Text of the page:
By Robbin Laird
Kill webs rely on networks, wave forms, connectivity, distributed C2 and platforms which can leverage all of the former.
Platforms are the time-space entities which enable the force; integrability allows a distributed force to deliver the desired combat effect.
At Jax Navy, the P-8 operators are trained to be P-8 operators at VP-30 to be proficient at working the platform. At VP-30 takes the operators fresh out of flight school and introduces them to the P-8 as a platform and gets them safe to fly and operate in the aircraft.
Now I am a competent “newbie” on the aircraft, beyond gaining actual operational experience, how do I train for the higher end warfighting capabilities which the aircraft can achieve when operating within interactive kill webs?
My guide to thinking through the answer to this question was my guide for my time in Jacksonville and Mayport, Lt. Jonathan Gosselin.
He has a rather unique path to where he is currently within the Navy. “Duck Duck” is his call sign which probably comes from not wanting to have him referred to as the great baseball player “Goose” Goslin. He was enlisted navy before being recruited for the Seaman to Admiral Program. He went to The Citadel and then became a commissioned officer. He was an early P-8 officer, entering VP-45 as it became the third squadron to deploy with the P-8 in 2015. He has certainly experienced the “training wheels” phase of deployment and is now a P-8 Weapons and Tactics Instructor at the Maritime Patrol Reconnaissance Weapons School.
When he first deployed, the P-8 was an anomaly.
Now it is deployed to all of the COCOMS worldwide.
The P-8 global fleet provides ISR, Anti-Submarine Warfare and Surface Warfare products to the combatant commanders.
In his current position, he serves an innovation, cross-functional team lead where he works with innovation experts, defense industry and the Navy to shape projects which are then generated for implementation by industry. He works as well on process changes where advances in TTPs can be enabled as well.
We discussed at some length the training processes from baseline operator to weapons expert and I will outline that in a later article.
But in this article I want to highlight how the process of thinking through a kill web enabled P-8 is being shaped and trained.
For Lt. Gosselin, at the heart of the effort is really understanding, training for and executing third party targeting.
He argued that moving from a stove-piped mentality where I am both the sensor and the shooter, to a kill web perspective where the P-8 could provide the sensors for a firing solution, or whether the P-8 would deliver a weapon provided by another asset to perform the firing solution is at the heart of the change.
According to Lt. Gosselin: “What I am working on right now is shaping a curriculum to bring that capability to the MPRA community.”
He added: “We are working to develop con ops and integrate with other platforms such as the B-1, the B-52 and eventually with the B-21.
“This is where we’re trying to go with the force.
“We’ve realized that we’ve put ourselves in a stovepipe, and we have to break ourselves out of that stovepipe and understand that we are not going to win this fight alone.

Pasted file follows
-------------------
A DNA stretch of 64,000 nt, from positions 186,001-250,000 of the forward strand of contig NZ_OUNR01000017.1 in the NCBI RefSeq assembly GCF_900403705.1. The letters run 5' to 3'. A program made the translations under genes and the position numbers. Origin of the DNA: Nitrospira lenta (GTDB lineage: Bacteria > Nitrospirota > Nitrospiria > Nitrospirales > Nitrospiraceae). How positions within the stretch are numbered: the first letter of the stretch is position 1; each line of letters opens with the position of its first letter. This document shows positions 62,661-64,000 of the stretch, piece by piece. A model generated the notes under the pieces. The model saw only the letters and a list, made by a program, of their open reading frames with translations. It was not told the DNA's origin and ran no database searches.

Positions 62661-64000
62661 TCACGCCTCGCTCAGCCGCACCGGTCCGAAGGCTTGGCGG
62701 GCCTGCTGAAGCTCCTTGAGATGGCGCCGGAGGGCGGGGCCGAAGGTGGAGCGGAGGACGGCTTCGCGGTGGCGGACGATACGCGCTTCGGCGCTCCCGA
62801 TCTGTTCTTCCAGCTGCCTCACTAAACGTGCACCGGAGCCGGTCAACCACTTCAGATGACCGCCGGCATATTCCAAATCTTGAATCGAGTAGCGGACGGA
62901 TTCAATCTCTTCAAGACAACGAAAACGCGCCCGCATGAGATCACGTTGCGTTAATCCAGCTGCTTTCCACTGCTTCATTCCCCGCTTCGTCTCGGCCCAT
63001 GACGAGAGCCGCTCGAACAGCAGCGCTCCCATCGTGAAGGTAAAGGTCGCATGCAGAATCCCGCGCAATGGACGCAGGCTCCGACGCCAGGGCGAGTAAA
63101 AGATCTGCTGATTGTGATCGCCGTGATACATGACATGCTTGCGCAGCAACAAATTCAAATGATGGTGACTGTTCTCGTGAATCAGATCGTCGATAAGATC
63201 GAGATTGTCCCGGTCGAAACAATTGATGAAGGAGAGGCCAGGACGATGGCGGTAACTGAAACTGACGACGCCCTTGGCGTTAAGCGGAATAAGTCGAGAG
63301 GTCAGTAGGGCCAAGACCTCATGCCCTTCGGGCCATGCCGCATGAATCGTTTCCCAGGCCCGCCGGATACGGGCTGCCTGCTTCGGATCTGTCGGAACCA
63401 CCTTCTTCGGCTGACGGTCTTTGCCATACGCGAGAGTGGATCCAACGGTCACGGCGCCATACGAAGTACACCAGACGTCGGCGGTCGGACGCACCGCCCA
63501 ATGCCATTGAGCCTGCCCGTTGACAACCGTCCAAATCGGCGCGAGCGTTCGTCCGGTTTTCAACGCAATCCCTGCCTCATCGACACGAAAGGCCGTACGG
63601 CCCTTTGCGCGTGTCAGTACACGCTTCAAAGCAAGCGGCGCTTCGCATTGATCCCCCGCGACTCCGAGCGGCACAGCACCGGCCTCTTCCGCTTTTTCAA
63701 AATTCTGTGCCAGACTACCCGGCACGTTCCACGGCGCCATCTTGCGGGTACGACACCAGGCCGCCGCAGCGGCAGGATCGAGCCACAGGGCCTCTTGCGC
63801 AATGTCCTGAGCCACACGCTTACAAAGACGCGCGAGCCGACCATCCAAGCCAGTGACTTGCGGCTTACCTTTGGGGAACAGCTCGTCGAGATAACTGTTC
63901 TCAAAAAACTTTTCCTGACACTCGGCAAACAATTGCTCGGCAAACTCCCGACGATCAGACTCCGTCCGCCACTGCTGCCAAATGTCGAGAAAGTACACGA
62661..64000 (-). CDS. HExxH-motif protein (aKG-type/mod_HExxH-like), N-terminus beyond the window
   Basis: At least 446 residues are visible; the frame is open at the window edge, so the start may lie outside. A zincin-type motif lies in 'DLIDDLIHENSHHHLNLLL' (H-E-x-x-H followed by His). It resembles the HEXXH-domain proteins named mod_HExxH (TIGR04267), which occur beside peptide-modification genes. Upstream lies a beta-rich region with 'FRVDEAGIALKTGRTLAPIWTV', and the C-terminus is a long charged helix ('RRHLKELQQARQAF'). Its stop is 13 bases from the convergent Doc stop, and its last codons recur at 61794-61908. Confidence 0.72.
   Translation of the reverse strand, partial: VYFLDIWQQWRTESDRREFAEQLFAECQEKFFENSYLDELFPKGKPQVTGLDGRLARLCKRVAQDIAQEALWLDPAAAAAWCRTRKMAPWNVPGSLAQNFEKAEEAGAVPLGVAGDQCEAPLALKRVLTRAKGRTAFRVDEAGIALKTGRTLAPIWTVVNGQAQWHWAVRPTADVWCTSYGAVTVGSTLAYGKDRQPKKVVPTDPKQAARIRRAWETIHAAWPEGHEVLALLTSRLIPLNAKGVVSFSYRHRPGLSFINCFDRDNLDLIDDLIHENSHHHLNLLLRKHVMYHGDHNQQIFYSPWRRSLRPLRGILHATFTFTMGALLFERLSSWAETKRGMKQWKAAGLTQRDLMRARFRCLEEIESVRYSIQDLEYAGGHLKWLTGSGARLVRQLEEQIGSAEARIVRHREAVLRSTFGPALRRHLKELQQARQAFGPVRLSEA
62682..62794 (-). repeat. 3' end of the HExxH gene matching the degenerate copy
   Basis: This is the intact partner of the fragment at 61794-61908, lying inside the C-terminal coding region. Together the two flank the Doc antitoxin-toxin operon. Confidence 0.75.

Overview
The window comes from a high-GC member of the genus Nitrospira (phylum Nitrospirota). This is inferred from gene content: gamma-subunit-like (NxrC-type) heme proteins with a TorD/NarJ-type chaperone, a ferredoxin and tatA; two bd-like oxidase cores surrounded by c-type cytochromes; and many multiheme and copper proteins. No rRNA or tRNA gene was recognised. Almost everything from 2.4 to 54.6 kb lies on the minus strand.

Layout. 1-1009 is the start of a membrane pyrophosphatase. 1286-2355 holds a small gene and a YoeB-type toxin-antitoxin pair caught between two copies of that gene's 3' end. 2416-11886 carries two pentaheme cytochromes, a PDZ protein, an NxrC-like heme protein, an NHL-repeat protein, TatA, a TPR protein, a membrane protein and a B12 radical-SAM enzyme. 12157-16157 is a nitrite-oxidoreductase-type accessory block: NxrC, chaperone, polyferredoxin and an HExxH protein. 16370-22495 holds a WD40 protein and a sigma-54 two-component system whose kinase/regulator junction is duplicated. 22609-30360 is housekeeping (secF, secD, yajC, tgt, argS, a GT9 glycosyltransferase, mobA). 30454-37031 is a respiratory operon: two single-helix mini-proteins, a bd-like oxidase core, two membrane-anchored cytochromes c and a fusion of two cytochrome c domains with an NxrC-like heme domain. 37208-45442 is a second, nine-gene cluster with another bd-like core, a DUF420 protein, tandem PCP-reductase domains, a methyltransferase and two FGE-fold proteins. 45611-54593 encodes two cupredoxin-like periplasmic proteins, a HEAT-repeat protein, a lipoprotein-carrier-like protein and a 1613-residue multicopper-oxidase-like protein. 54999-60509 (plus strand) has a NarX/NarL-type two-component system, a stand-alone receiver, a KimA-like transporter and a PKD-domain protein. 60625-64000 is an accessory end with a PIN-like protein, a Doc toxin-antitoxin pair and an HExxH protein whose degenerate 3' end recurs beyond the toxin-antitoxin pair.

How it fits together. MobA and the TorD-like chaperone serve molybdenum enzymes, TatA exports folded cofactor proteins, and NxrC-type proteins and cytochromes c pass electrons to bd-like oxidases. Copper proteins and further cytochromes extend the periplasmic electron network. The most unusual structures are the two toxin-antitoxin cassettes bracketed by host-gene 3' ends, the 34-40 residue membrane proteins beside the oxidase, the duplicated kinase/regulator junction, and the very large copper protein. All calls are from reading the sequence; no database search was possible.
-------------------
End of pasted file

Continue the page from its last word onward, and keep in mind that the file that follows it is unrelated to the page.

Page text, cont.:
“It does not matter who the adversary is.
“This is a joint fight.”
In effect, what we are discussing is dynamic targeting across a distributed integrated force.
As Lt. Gosselin put it: “We’re talking about taking targeting data from one domain and quickly shifting to another, just like that. I have killed target under sea.
“I am now going to go ahead and work the surface target and being able to understand the weapon sensor pairing network, and being able to call in fires from different entities using commander’s intent to engage the target.
“That’s what we’re trying to do.
“Get our operators to understand that it is not just a one-piece answer.
“here may be a time when you have to kick to another shooter.”
To do so, he is engaging significantly with the Triton squadron as well to shape a way ahead for kill web dynamic targeting.
Lt. Gosselin noted: “With the P-8 and Triton we are able to expand our envelope of situational awareness.
“We can take that and now take the baseline concepts from what the P-3 did and apply them to a more advanced tactics, techniques, and procedures in the form of integrating with the B-21, the B-1, the F-18’s, the F-35 joint strike fighter in a dynamic targeting kill web.”
And with regard to the cultural shift, this is what he added:
“It’s important to talk not about how can I defeat this target, but really it should be, how can we defeat this target?
“Let’s break ourselves out of this stovepipe and understand that I may not always be the best shooter.
“I may be the best sensor, but I’m not be the best shooter.”
He focused on the key role which the weapons school is and will play within the US Navy to shape this cultural shift.
I will focus on the discussion about the shift in training to achieve this dynamic targeting function in a later article.
His call sign may be “Duck Duck,” but it seems more appropriate to think of the MPA community is operating like the Ospreys flying outside of windows here in North Carolina – if you are a fish, you certainly do not want to see an Osprey overhead.
But for the adversaries who operate below and above the sea, the evolving MPR community is not just watching those adversaries is working ways to kill you with weapons that they are not even carrying.
The featured photo is from a briefing given to the Williams Foundation by Rear Admiral (Retired) Manazir.